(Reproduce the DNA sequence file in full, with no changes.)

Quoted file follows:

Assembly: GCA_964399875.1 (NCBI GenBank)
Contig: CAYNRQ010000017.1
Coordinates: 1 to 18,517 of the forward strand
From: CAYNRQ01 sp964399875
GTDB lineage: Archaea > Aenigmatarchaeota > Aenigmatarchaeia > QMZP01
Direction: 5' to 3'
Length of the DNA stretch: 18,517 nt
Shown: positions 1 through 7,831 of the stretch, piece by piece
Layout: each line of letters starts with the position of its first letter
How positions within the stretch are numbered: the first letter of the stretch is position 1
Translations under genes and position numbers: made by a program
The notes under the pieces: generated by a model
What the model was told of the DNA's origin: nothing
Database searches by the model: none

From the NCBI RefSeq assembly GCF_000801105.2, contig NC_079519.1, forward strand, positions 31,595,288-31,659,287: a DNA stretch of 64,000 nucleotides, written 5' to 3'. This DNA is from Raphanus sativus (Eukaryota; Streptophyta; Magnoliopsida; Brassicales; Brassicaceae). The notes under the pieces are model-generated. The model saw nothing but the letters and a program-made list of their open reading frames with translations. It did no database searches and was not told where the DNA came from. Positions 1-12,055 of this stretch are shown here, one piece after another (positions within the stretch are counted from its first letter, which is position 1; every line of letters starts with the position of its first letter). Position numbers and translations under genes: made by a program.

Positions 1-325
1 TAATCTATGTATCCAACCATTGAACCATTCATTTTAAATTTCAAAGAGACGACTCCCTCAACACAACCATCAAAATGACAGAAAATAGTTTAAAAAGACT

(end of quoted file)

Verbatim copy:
Assembly: GCA_964399875.1 (NCBI GenBank)
Contig: CAYNRQ010000017.1
Coordinates: 1 to 18,517 of the forward strand
From: CAYNRQ01 sp964399875
GTDB lineage: Archaea > Aenigmatarchaeota > Aenigmatarchaeia > QMZP01
Direction: 5' to 3'
Length of the DNA stretch: 18,517 nt
Shown: positions 1 through 7,831 of the stretch, piece by piece
Layout: each line of letters starts with the position of its first letter
How positions within the stretch are numbered: the first letter of the stretch is position 1
Translations under genes and position numbers: made by a program
The notes under the pieces: generated by a model
What the model was told of the DNA's origin: nothing
Database searches by the model: none

From the NCBI RefSeq assembly GCF_000801105.2, contig NC_079519.1, forward strand, positions 31,595,288-31,659,287: a DNA stretch of 64,000 nucleotides, written 5' to 3'. This DNA is from Raphanus sativus (Eukaryota; Streptophyta; Magnoliopsida; Brassicales; Brassicaceae). The notes under the pieces are model-generated. The model saw nothing but the letters and a program-made list of their open reading frames with translations. It did no database searches and was not told where the DNA came from. Positions 1-12,055 of this stretch are shown here, one piece after another (positions within the stretch are counted from its first letter, which is position 1; every line of letters starts with the position of its first letter). Position numbers and translations under genes: made by a program.

Positions 1-325
1 TAATCTATGTATCCAACCATTGAACCATTCATTTTAAATTTCAAAGAGACGACTCCCTCAACACAACCATCAAAATGACAGAAAATAGTTTAAAAAGACT